Many modalities have been evaluated for the treatment of metastatic colorectal cancer: systemic chemotherapy, regional chemotherapy, ablative therapies, surgery and combined strategies. Systemic chemotherapy is the most widely used approach and for many years has been considered only in a palliative setting. After four decades 5-fluoruracil remains the mainstay of treatment with its different biomodulations and infusional regimens. However the availability of active new drugs such as irinotecan, oxali-platin and raltitrexed, oral agents such as capecita-bine and uracil-tegafur (UFT), and more recently the development of targeted molecular therapies such as cetuximab and bevacizumab has permitted the oncologist to leave behind nihilism and enter a promising new age.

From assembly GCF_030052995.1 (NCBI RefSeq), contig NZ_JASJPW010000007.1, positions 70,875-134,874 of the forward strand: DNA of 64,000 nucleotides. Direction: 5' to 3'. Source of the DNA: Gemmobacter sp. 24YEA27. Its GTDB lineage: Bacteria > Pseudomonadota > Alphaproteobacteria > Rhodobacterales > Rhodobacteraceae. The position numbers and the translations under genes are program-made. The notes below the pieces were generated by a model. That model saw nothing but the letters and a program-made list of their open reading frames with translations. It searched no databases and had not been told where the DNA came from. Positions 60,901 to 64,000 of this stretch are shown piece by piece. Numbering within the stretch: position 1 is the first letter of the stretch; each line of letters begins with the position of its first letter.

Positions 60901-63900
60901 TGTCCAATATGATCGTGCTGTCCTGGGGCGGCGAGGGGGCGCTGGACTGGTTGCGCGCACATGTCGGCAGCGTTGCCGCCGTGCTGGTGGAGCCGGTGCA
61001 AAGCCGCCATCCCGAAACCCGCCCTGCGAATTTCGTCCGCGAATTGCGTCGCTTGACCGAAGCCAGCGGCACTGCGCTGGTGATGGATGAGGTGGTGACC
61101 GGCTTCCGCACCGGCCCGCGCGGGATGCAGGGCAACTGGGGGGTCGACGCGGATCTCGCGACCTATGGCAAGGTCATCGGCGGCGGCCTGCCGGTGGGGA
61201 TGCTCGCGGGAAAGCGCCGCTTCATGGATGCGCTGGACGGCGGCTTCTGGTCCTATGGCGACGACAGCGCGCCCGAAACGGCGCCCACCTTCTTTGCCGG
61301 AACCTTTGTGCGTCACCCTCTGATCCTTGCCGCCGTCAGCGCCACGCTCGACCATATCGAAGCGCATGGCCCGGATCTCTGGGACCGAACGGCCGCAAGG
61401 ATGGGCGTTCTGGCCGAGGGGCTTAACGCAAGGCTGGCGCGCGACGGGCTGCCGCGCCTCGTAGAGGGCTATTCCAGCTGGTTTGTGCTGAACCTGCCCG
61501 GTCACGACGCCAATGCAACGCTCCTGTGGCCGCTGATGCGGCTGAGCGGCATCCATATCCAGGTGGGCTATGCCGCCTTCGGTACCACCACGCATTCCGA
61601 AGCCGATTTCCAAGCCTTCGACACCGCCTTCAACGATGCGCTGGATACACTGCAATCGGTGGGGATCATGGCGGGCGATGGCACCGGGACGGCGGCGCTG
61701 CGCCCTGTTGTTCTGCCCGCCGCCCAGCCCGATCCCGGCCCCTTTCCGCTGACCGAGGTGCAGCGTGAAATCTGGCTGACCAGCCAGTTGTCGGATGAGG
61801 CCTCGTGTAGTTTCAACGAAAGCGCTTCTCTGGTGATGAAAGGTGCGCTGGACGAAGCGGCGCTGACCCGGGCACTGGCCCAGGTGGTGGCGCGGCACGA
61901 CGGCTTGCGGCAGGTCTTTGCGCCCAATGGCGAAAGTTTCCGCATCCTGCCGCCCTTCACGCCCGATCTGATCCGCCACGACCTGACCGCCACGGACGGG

About 50% of patients diagnosed with colorectal carcinoma have metastatic disease at the time of diagnosis or will develop metastases or local recurrences after diagnosis.
Rectal cancer requires a different approach to colon cancer in the pre-operative and adjuvant settings: metastatic diseases have the same treatment and randomised or phase II trials include both tumours.
This chapter reviews the evidence and focuses on state of the art research and everyday treatment of patients with metastatic rectal cancer.
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